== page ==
It makes me cringe and when I see my countrymen writing in such a lowbrow manner and I feel ashamed. I see more native English speakers writing "your right" and "their is" than foreign speakers. I wonder what Europeans think when they see that. Those illiterates are responsible for the distorted image of Americans Europeans have, that we are "uneducated, ignorant rednecks/yankees".

True. Though, honestly, British people are by far the worst culprits when it comes to spelling & grammar problems.

Bärin
Friday, February 20th, 2009, 11:03 AM
Some of the native English speakers should learn the German sense of order and tidiness. If you're too lazy to capitalize the beginning of a sentence, then what about us Germans who have to write all nouns with capitals?

Writing disorderly is raping your native language. It shows you have no respect for it.

Thusnelda
Friday, February 20th, 2009, 04:09 PM
Waz up? Inet writing iz teh fail!!111oneoneone! :D *g*

Seriously, I dilike internet writing and internet slang. For me it´s very similar to this typical SMS-like messages. Sure, sometimes I love things like "catspeek" (Hi Blood Axis! ;) ), but not as a general style of writing.

Nachtengel
Tuesday, April 14th, 2009, 10:25 PM
It makes me cringe and when I see my countrymen writing in such a lowbrow manner and I feel ashamed. I see more native English speakers writing "your right" and "their is" than foreign speakers. I wonder what Europeans think when they see that. Those illiterates are responsible for the distorted image of Americans Europeans have, that we are "uneducated, ignorant rednecks/yankees".
When I see Americans who can't spell, I wonder how would they perform in a foreign language and I can't imagine too well. It doesn't surprise me so few speak anything other than "English". No offense. I know there are Americans who spell properly.

Matrix
Sunday, June 28th, 2009, 11:22 PM
It's annoying on forums. SMS talk is supposed to be for short messages, not long posts. No punctuation makes it hard to follow what someone's saying. I'm not bothered by bad spelling and grammar on the other hand, as long as it's readable. Not as mine is perfect either, it's a foreign language after all.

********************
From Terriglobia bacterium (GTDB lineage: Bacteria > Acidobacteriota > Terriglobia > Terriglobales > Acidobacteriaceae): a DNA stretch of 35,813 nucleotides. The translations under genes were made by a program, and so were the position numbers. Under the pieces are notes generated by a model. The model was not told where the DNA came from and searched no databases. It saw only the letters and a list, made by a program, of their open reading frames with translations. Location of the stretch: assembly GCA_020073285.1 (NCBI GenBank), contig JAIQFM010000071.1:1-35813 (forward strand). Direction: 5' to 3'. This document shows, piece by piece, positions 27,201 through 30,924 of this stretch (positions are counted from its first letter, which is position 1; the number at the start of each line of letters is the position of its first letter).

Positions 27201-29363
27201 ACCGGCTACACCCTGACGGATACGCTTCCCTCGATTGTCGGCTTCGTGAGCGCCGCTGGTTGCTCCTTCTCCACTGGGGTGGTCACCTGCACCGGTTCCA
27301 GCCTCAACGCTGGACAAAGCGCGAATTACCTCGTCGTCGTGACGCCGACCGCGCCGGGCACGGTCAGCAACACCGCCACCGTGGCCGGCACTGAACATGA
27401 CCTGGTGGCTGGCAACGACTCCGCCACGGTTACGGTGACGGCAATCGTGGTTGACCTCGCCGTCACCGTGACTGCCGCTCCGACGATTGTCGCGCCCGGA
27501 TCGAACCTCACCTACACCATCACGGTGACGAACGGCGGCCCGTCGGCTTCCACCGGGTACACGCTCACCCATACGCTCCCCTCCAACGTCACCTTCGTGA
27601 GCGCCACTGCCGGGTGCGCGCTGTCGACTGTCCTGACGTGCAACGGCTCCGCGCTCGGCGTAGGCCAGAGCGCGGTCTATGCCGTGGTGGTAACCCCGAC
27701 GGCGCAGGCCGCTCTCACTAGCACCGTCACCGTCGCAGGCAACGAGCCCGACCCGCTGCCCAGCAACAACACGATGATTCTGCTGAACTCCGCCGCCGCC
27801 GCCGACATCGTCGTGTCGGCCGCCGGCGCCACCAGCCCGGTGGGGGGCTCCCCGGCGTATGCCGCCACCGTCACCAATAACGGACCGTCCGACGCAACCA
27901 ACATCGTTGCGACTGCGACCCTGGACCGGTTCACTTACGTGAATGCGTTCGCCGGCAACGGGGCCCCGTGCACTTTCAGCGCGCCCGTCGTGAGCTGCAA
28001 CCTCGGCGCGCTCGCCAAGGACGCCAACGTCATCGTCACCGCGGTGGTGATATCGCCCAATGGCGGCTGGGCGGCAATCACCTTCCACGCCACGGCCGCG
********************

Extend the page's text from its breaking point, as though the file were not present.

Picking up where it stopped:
Bärin
Sunday, June 28th, 2009, 11:28 PM
I'm not bothered by bad spelling and grammar on the other hand, as long as it's readable. Not as mine is perfect either, it's a foreign language after all.
Yes as long as it's a foreign language. But what about when it's the native language? It's embarrassing and a shame to the heritage, as I said, like raping the language, not to capitalize the noun in German for example and other catastrophic errors. I see it on Thiazi and other German forums all the time. Thanks so much, contemporary culture. :thumbdown

Siebenbürgerin
Monday, June 29th, 2009, 02:51 PM
We've to differentiate between grammar and spelling mistakes and poor writing style. Punctuation exists in our native languages too, and it's careless not to use it at least to end a sentence. If someone writes a long paragraph without any punctuation, it's very annoying to the eyes of the readers. If we wrote like that at an examination, we wouldn't get graded, because the teacher was too annoyed to read more than a page without punctuation. Punctuationless writing also feels a little bit emotionless. Punctuation serves purposes, one to point the emotions of the writer. An exclamation mark, a question mark, and so forth. ;)